I find it hard to believe that Tony Abbott simply does not know the law
For far too long Tony Abbott has said whatever he wants, whenever he wants, without a word of it being challenged.
The price on carbon became the “carbon tax”. It wasn’t a tax yet not only did his claim go unchallenged, but “carbon tax” slipped into the Australian vernacular. It is now used, widely and wrongly, to describe the price on carbon. The Home Insulation Program (the HIP) was a very successful program. Yet any discussion on it sees HIP prefixed with the word “failed”. Now who thought of that one? The Gillard minority Government was a successful government who passed how many pieces of legislation? Yet, thanks to Tony Abbott’s continual emphasis on the word “dysfunctional” in any reference to them, that’s the word frequently but wrongly used to describe it.
The biggest offender is the mainstream media who are happy to repeat the lie. “Carbon tax”, “the failed HIP” and “the dysfunctional Gillard Government” are three of their favourite phrases, one would think.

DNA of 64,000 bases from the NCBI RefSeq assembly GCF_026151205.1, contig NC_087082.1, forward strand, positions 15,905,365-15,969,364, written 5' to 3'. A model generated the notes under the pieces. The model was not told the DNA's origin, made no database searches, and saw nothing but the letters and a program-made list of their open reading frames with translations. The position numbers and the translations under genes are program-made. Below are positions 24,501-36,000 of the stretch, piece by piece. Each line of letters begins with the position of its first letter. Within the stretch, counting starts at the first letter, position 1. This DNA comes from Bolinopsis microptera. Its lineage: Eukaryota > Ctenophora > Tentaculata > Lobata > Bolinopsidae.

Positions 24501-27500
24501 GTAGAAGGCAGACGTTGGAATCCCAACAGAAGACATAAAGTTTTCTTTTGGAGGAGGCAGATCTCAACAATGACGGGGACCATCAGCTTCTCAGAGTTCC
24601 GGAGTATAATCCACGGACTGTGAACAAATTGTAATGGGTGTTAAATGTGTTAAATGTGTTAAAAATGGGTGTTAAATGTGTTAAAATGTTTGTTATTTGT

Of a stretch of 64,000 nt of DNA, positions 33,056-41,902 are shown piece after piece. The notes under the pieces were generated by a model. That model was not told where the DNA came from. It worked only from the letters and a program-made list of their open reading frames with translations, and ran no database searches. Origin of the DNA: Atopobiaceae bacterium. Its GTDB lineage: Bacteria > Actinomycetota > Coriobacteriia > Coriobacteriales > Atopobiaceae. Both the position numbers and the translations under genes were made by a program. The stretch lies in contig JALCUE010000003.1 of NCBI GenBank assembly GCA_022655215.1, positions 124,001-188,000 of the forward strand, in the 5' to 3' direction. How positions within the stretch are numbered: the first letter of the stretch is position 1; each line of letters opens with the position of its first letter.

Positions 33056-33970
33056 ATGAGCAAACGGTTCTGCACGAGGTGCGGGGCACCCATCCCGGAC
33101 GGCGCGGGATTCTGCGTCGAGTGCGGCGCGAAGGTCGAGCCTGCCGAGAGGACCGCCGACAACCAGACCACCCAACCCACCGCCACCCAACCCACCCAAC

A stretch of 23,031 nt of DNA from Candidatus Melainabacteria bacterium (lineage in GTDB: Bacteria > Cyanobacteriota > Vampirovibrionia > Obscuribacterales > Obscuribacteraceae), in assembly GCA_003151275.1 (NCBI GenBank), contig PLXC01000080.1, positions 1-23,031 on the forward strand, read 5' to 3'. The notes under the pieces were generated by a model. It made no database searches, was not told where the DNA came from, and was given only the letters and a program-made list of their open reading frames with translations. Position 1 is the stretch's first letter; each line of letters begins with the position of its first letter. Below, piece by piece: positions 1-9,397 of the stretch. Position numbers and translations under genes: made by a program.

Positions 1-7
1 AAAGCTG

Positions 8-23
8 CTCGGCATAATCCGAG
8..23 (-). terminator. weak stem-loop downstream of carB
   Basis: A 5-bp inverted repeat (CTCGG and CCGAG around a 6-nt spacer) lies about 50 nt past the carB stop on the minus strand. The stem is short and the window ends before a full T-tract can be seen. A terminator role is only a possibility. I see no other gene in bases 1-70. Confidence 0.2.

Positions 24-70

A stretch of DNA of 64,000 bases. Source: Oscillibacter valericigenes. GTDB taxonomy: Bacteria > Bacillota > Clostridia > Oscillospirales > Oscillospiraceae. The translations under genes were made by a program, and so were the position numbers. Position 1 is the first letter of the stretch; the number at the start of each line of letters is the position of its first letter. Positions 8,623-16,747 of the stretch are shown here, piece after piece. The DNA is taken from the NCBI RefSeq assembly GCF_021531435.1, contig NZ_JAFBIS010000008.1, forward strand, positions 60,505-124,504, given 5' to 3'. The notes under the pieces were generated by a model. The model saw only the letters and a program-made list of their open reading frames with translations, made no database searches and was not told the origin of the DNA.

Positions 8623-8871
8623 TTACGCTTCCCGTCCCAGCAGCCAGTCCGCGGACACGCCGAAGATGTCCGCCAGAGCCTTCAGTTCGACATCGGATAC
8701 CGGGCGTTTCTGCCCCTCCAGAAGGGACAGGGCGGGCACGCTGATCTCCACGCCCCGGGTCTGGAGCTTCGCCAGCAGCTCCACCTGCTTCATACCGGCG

Repeating a lie is one thing. Failing to challenge it is another.
Have you noticed, incidentally, that no-one in the mainstream media challenges Tony Abbott on his repeated claims that asylum seekers arriving by boat (or attempting to arrive) are doing so illegally or attempting to break the law? They just keep assuming that he’s right (or know that he’s wrong and continue to let him repeat it ad nauseum).
Many people must really begin to wonder if it is true or not.
Well it is not.
A couple of days ago the ABC Fact Check team published an article confirming that it isn’t illegal, though they were somewhat soft on the prime minister with their title “Tony Abbott incorrect on asylum seekers breaking Australian law“. I think “lie” would be more to the point than “incorrect”. I find it hard to believe that Tony Abbott does not know the law.
In the two days since the article was published it has managed to marvelously escape the attention of the mainstream media. Perhaps they would prefer to ignore it, and why shouldn’t they? It does, after all, provide evidence that Tony Abbott has been repeating a lie – the one they seem happy to keep repeating for him.
So once again it is up to the independent media to repeat the truth. You can access the truth via the above link, or read on:
Prime Minister Tony Abbott has tried to discredit a group of asylum seekers who allege they were mistreated by the Royal Australian Navy, by claiming they were attempting to break Australian law.